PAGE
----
11. The device holder of claim 10, further comprising a plurality of the latching arms, one or more of the plurality of latching arms extending from opposite sides the backing plane, and the terminal head portion of each of the plurality of latching arms extending from opposite sides the backing plane facing generally toward the terminal head portion of an opposing one of the latching arms, and the springingly resilient flexible stem portion of each of the plurality of latching arms extending from opposite sides the backing plane further comprising a torsional spring.
12. The device holder of claim 10 wherein the at least one latching arm further comprises at least one latching arm extending from the backing plane adjacent to a second end thereof opposite from the receiver pocket adjacent to a first end thereof.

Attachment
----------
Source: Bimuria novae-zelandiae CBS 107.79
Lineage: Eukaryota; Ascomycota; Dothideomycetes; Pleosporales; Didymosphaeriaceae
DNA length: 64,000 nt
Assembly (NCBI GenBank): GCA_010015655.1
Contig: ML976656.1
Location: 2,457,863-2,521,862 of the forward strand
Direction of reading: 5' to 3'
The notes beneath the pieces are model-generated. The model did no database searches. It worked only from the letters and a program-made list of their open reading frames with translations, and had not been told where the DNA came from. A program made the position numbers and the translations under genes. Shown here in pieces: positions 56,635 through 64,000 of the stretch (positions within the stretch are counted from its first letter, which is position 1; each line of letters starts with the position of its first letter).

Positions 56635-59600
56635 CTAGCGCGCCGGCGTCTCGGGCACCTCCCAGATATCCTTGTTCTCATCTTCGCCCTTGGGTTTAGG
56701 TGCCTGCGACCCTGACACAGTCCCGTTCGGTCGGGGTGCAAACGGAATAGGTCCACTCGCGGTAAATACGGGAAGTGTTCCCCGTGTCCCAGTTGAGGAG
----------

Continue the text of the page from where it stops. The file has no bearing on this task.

13. The device holder of claim 10 wherein the cage suspending a substantially spherical ball roller further comprises a fork formed on the terminal head portion facing substantially toward the interior interface surface of the backing plane and spaced away therefrom, the fork comprising a pair of spaced-apart support flanges extended from the head portion and a pair of cutouts formed on opposing interior surfaces of the flanges and rotatably suspending the substantially spherical ball roller therefrom.
14. The device holder of claim 10 wherein the substantially spherical ball roller further comprises a substantially rigid material.
15. A method for holding a portable device, the method comprising:
at least partially inserting a base portion of a portable device into a receiver pocket formed adjacent to a base portion of a backing plane;
moving an upper portion of the device opposite from the base portion thereof toward a spine portion of the backing plane adjacent to the receiver pocket;